The capital of Portugal, Lisbon is known for its steep hills and yellow tram that rattles around corners at impressive speed. For visitors interested in learning more about Portugal’s maritime heritage and cultural importance, there’s a great selection of museums to visit. Here are a few of the top choices.
An hour outside Lisbon city you find Sintra—once the Portuguese Royal Family’s summer base. There’s a host of different museums to see here, including the Royal Pena Palace, restored Moorish castle, mysterious Masonic initiation wells at Quinta da Regaleira, and Sintra National Palace.
How to visit: Join a small group tour with round-trip transport and entry tickets included.
In the 15th century, before Christopher Columbus set out for the New World, it was the Portuguese who were the first Europeans to explore the world beyond their continent. Lisbon’s maritime museum in Belem traces this history from the early days of ocean navigation right up to the 20 century. Don't miss the collection of royal barges used over the years.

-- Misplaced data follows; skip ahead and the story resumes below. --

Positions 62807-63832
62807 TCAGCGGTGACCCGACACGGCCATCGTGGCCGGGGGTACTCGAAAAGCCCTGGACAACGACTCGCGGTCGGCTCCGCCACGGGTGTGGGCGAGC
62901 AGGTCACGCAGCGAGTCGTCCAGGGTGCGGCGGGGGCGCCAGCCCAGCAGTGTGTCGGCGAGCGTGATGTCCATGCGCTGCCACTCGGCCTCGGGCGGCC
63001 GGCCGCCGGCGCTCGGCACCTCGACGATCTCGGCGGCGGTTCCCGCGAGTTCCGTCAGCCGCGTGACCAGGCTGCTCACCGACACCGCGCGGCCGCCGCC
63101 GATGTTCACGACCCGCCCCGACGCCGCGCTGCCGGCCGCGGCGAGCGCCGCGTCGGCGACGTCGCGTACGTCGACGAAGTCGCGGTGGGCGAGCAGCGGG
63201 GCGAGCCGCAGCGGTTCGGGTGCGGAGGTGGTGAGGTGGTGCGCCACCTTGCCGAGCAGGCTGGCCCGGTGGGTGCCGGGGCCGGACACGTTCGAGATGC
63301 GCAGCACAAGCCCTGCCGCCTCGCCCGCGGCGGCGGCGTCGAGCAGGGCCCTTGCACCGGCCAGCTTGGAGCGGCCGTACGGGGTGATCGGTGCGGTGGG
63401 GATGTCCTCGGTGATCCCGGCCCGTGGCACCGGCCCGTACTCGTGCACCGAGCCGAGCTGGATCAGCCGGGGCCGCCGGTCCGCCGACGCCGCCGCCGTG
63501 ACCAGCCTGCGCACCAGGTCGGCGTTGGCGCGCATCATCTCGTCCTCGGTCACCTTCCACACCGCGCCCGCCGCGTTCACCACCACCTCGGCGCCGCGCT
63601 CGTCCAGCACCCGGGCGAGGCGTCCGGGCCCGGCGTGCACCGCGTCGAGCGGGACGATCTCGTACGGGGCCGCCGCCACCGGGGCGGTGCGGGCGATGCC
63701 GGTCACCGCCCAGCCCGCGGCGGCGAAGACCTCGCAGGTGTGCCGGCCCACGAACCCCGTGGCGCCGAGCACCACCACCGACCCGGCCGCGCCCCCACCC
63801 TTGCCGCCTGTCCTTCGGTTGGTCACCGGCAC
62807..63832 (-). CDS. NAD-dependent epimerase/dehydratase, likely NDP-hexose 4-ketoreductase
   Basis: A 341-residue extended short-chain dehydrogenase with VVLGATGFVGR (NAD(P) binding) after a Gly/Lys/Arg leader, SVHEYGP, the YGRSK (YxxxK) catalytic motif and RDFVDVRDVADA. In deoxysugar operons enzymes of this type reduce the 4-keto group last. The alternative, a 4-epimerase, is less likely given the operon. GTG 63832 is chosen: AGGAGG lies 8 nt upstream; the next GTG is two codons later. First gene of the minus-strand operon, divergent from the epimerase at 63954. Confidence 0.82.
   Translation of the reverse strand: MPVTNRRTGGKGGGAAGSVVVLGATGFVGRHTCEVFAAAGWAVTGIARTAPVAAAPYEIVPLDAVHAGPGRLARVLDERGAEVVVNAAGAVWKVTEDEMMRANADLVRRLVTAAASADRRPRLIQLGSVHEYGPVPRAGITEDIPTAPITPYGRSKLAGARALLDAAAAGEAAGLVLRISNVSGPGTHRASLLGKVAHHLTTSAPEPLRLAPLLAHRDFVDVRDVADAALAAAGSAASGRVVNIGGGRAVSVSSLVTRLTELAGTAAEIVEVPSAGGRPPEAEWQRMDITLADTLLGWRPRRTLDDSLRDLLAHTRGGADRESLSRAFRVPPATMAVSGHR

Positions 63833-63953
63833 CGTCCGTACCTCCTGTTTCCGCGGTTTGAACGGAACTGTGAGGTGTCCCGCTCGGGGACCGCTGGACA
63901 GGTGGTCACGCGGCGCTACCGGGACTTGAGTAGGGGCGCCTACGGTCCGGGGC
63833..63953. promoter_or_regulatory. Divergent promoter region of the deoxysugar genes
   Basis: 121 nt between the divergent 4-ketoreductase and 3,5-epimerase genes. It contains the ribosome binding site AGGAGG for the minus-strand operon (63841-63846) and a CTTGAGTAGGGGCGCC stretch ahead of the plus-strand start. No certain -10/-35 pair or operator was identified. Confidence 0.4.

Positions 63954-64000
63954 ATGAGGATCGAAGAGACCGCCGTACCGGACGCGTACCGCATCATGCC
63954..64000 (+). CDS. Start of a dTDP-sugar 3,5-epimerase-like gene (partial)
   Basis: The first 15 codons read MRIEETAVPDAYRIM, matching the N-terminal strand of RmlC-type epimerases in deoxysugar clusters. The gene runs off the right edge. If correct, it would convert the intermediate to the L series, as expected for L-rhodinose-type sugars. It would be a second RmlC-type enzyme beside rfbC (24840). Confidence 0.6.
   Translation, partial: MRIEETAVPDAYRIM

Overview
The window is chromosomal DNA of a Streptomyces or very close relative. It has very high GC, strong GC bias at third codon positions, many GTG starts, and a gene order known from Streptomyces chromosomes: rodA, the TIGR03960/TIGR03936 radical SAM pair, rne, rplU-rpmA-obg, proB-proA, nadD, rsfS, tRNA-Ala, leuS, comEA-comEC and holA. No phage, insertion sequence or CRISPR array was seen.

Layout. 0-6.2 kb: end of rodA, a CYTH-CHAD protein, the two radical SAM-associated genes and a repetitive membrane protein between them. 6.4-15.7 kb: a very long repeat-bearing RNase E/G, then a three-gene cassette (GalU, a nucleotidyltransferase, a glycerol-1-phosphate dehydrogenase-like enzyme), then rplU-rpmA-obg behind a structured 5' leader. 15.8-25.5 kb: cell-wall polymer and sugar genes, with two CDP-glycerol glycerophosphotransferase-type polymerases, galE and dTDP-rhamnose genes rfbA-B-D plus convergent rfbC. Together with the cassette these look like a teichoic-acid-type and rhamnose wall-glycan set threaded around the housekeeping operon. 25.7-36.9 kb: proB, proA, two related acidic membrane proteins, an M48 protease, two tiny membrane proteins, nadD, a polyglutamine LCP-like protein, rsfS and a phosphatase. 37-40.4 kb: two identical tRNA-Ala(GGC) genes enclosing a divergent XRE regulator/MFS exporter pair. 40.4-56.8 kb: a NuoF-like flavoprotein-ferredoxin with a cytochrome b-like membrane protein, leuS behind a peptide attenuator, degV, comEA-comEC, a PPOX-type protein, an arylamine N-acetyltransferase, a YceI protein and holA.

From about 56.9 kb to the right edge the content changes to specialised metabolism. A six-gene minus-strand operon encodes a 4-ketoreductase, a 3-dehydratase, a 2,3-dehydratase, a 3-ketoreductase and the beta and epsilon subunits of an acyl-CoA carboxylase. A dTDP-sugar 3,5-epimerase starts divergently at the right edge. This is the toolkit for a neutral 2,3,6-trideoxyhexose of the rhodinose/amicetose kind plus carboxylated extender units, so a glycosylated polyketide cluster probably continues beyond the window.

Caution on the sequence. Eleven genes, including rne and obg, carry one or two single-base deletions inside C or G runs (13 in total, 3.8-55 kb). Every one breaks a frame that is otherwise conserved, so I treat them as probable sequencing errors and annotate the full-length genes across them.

How to visit: Join a hop-on hop-off bus tour and stop at Belem to visit the museum.
Calouste Gulbenkian Museum
With more than 10,000 artworks on display ranging from ancient sculptures to works by contemporary Portugese artists, the Gulbenkian Museum in Lisbon’s Saldanha neighborhood has something to please all art lovers. The museum hosts regular special exhibitions too, and in the summer puts on concerts in its charming grounds—a hidden oasis in the city.
How to visit: Take a hop-on hop-off bus tour, which stops at the museum. Book your visit in advance to avoid waiting in line.
Fado is a type of folk music unique to Portugal, and if you spend any time in Lisbon you’re sure to hear its signature soulful voice and guitar coming from shops, bars, and restaurants in the city. The Fado Museum offers a chance to explore the origins of this emotionally charged music, and takes you through some of the biggest Fado stars of the past decades. Information is provided by audio guide so you can explore the museum at your own pace.
How to visit: Join a tour that includes a hop-on-hop-off tram to reach the Fado Museum in Alfama followed by dinner and a Fado show.
Castelo São Jorge
Lisbon’s St. George castle – Castelo São Jorge – stands proud above the city, visible at almost every turn. The castle in various guises has been used as a defensive outpost since at least the 1st century BC by the Phoencians, Carthinagians, Romans and Moors. Since the 12th century is has been used by the Portugese as a Royal palace and a military barracks before being opened to the public as a museum. You can walk the castle ramparts, check out the archeological finds in the museum and enjoy one of the best views in all of Lisbon from the castle yard.
How to visit: Buy a skip the line ticket in advance; the castle is very popular and often has long lines.